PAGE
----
'72 Projection:

Lower Rates, Higher_Profits By Vyola P. Willson Business Editor, Hartford Times A slow and steady growth in the economy over the next year should produce higher corporate profits and lower long-term interest rates, a leading economist said last night. Dr. Eli Shapiro , chairman of the Travelers' finance committee, told guests at the annual Trinity College Ferris Lecture that corporate profits after taxes could rise as much as 18 percent in 1972, with before-tax profits rising 15 percent. "While the profit gains are large by comparison with recent experience, they still leave profits a modest fraction of gross national product compared to earlier periods," he said. But he warned that the Nixon administration will have to pursue a stabilizing monetary and fiscal policy to break the back of inflationary expectations "without the necessity of pursuing the politically unpalatable alternative of maintaining or increasing the current high unemployment rate." On balance , however , Dr. Shapiro said he expects continued improvement on the price and employ~rent fronts and on the general level of economic activity in the U.S. "I look for a nine percent increase in the GNP in 1972, of which roughly six percent will be due to growth in physical output." Dr. Shapiro, a former professor at Harvard Business School, said the main growth elements at work in the economy are consumption expenditures, with durable goods leading the pack; residential building; state and local government spending; increases in inventory and spending on plant and equipment. If the new economic policy is successful in checking inflationary expectations, a factor in boosting interest rates, Dr. Shapiro said long-term rates will drop . . . For example , AA electric utility rates, now yielding 7.45 percent, should drop to seven percent or a bit lower by year end, and yield between 6.35 and 6.75 percent in the latter part of 1972, he said. "By the end of 1971 , Treasury Bill yields should . hover between 4.10 and 4.5. I see little rise in these rates in 1972 with rates ranging between 4.5 and 5.25 percent by year-end 1972." "There is considerable evidence," Dr. Shapiro said, "that much of the rise in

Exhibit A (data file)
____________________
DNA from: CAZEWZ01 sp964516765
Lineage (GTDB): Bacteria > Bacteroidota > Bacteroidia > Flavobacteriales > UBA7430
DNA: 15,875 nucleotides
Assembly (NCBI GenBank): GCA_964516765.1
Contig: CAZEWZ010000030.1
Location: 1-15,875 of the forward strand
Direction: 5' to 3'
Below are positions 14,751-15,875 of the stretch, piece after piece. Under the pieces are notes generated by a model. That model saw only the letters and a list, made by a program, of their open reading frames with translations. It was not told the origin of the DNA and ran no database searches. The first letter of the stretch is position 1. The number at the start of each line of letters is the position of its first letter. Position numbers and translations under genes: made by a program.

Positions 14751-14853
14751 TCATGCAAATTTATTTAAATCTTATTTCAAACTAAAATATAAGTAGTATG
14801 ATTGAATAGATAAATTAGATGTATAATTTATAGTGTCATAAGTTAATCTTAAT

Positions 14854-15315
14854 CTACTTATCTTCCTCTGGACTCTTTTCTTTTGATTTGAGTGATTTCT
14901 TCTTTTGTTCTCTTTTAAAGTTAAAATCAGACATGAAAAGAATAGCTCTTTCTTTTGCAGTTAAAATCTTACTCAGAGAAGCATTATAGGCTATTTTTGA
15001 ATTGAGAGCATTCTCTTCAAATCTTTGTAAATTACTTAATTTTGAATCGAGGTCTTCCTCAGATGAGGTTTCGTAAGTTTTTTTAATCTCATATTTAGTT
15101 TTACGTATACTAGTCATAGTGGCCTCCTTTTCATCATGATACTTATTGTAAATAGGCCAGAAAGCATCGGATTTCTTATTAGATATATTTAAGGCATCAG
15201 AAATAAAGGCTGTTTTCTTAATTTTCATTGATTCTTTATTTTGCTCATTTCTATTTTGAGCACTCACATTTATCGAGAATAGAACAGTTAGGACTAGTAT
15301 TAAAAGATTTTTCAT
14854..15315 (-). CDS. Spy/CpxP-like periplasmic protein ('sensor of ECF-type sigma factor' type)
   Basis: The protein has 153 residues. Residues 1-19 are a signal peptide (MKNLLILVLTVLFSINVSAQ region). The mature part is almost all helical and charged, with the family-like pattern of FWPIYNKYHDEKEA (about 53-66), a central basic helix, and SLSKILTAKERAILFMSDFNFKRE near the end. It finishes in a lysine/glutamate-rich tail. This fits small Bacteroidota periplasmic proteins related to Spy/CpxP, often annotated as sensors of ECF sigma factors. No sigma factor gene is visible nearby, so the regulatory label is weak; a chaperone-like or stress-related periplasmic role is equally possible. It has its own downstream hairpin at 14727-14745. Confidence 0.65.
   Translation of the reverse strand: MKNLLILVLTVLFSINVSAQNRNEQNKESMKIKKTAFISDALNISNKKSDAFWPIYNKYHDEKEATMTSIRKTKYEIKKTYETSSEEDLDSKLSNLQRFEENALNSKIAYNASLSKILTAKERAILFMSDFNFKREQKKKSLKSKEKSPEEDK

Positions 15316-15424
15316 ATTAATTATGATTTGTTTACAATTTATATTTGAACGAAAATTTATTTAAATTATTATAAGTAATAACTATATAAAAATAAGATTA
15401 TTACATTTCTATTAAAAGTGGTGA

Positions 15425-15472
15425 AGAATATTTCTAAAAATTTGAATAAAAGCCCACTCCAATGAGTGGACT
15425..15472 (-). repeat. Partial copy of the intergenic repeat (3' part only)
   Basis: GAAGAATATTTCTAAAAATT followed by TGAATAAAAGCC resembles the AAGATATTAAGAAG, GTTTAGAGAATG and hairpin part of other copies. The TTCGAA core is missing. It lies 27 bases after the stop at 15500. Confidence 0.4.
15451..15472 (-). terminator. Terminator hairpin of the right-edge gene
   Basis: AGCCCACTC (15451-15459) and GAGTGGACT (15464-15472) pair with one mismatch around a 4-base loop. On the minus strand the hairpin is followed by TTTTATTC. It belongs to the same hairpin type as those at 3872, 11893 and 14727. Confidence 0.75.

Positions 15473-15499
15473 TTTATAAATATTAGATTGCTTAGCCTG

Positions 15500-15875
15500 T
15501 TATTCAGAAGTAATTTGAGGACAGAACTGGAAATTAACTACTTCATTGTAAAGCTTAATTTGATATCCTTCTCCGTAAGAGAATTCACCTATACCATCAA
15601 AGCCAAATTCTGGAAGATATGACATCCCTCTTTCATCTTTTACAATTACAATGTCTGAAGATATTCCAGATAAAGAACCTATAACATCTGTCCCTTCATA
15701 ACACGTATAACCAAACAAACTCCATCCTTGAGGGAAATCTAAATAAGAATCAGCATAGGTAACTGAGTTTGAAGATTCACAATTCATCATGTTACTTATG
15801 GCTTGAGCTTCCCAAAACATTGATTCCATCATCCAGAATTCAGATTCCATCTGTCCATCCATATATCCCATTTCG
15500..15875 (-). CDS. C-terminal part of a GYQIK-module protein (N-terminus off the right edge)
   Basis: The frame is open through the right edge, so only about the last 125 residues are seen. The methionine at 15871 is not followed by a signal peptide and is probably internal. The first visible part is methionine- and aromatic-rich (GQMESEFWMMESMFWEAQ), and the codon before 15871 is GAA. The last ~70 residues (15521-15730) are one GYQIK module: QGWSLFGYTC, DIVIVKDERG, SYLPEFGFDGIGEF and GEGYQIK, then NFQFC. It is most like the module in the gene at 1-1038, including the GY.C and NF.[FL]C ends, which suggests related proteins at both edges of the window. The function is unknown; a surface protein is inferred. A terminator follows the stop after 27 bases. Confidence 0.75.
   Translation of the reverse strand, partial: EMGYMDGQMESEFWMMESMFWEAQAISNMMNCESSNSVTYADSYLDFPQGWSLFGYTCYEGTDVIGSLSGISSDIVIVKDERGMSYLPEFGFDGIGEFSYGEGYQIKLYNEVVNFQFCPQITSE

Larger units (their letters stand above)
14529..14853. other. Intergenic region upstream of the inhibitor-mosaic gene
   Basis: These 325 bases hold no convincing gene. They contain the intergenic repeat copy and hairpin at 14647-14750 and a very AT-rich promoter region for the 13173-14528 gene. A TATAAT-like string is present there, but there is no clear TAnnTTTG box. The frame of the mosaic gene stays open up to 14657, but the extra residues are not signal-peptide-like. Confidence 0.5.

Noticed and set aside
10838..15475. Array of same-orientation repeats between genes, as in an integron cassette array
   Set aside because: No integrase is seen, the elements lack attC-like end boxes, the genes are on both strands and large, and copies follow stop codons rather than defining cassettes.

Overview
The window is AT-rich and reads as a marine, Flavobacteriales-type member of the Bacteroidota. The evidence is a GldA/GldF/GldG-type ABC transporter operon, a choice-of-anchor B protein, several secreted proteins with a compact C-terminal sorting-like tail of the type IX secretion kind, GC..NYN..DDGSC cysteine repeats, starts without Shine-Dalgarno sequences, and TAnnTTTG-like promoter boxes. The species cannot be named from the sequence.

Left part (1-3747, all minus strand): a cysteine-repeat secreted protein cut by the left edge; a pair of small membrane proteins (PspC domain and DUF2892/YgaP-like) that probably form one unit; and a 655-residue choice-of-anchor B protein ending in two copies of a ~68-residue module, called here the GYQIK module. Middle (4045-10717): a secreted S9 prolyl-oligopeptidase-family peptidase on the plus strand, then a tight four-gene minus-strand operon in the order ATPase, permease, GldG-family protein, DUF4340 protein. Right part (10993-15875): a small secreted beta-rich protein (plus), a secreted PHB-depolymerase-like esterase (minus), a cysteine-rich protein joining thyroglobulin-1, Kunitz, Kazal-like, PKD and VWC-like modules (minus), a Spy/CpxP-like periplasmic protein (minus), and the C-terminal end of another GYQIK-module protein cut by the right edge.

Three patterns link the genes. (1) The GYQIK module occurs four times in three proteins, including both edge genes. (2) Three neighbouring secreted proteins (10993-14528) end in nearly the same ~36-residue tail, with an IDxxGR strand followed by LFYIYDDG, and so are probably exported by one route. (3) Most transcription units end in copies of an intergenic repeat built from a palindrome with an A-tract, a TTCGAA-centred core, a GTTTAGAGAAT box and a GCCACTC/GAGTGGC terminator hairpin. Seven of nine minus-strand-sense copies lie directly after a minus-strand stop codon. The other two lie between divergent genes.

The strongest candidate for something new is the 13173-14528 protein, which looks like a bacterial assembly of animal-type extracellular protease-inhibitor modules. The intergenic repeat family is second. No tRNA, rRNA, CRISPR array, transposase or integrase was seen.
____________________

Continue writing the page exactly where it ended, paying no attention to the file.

rates on long-term securities over the last two decades is the result of an upward revision on the part of both borrowers and lenders of expectations with respect to the rate of price increase." He said there is evidence indicating two percentage points of the increase in long-tenn government securities from 2.5 percent to 6.5 percent in the past 20 years has resulted from inflationary expectations. The result of the change in the economy should help ·create a strong stock market, but Dr. Shapiro said, "The market's uncertainty of economic climate, together with a growing supply of new equity issues, should keep stock prices from rising too rapidly!" Reprinted with Hartford Times.